In order to facilitate the assembling of the links, that is the rod 16 with a Heim joint 14 on each end, the internal threaded surface 22 of each of the joints 14 may be oppositely threaded axially so that the rod 16, when assembled to both of the joints 14, can be rotated in a single direction to accomplish the threading engagement with both joints 14.
Further with regard to FIG. 2, the other end of the stem includes an enlarged head as at 23 having a central opening as at 24 in which is mounted a plurality of packing rings which surround a rotatable ball member 26. On reference to FIG. 1, the ball member has a central aperture 28 which is used to attach either a) to the pitch change horn 15 which is attached directly to the blades 12 or b) to a stem 17 on the rotating swash plate 19 or central rotor. Therefore, it should be obvious that the adjustable joint 14 or Heim joint is in effect a universally movable joint defined by a ball and socket structure.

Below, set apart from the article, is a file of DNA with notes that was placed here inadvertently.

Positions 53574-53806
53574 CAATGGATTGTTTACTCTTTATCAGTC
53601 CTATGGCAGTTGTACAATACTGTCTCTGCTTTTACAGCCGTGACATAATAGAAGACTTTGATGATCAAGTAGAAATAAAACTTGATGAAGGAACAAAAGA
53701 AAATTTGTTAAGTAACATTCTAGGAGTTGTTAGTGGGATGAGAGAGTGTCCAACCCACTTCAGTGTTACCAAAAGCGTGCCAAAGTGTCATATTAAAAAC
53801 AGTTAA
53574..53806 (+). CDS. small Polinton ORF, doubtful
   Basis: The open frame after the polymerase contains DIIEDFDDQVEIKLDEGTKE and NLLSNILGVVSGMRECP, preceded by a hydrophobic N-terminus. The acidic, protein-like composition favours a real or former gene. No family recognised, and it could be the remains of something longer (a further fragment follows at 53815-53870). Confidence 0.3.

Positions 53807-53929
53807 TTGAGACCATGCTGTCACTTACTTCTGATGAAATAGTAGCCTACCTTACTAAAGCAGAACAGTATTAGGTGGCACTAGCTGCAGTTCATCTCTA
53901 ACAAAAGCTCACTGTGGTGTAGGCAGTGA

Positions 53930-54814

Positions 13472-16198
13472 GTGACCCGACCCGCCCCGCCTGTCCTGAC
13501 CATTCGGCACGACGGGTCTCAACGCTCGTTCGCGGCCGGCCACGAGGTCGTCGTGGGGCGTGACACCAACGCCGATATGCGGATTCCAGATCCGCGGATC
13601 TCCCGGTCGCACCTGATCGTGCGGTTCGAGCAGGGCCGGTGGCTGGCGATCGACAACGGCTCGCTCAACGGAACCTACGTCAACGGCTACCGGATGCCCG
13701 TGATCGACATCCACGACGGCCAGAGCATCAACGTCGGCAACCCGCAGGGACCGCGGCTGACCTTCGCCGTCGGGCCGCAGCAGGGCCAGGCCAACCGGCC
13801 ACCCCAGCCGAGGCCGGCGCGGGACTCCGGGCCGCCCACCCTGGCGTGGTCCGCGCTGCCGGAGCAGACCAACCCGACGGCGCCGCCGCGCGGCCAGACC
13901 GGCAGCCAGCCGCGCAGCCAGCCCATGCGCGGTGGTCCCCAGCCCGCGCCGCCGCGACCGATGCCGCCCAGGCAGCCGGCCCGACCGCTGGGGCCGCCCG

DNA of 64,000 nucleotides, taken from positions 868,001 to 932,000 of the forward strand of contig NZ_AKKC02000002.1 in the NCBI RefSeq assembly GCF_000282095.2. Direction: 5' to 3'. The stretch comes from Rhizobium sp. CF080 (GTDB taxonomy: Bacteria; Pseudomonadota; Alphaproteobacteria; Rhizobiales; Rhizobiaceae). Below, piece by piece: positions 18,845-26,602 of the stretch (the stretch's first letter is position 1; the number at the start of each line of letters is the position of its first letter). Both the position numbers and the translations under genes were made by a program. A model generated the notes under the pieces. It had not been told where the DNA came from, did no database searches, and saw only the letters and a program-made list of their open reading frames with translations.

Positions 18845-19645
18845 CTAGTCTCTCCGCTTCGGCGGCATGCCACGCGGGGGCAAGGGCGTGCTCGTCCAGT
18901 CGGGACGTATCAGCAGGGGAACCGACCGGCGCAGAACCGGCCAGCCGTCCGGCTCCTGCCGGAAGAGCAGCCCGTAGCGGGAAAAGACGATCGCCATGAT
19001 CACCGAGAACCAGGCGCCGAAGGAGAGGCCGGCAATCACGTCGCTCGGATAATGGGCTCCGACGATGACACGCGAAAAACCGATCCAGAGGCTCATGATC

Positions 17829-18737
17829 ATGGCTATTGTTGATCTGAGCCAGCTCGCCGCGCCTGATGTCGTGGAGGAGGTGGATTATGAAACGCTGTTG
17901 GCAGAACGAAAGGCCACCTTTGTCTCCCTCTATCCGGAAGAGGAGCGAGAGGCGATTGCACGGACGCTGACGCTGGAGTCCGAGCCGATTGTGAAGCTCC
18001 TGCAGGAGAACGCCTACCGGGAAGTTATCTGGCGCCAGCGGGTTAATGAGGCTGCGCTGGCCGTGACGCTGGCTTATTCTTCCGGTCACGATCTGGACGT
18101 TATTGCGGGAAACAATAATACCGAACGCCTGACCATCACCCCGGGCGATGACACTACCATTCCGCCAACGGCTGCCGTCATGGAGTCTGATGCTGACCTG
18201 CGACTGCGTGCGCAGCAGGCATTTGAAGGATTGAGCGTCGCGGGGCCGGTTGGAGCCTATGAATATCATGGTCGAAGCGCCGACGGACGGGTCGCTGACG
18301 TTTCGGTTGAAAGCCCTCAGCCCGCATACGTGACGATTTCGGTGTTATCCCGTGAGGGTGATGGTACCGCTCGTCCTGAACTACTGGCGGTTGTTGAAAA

With reference to FIGS. 3-6, the assembly of the present invention comprises an elongated base generally indicated as 30 and includes a substantially linear configuration. The base includes a track means integrally formed thereon. The track means includes two spaced apart rails 32 and 34 which extend along a vast majority of the length of the base 30. The rails 32 and 34 are separated by an elongated slot as at 36 which has substantially the same transverse dimension along its length thereby assuring that the rails 32 and 34 will be spaced apart a consistent distance along their length. With reference to FIG. 4, it can be seen the under surface or under portion of the base 30 includes an inset recess as at 39 whereby access is provided to the rails 32 and 34 as well as the slot 36 from either an upper or frontal portion of the base generally indicated as 40, see FIG. 5, or an under portion as best disclosed in FIG. 4. The overall length of the base may vary and if desired be composed of two portions which telescope together.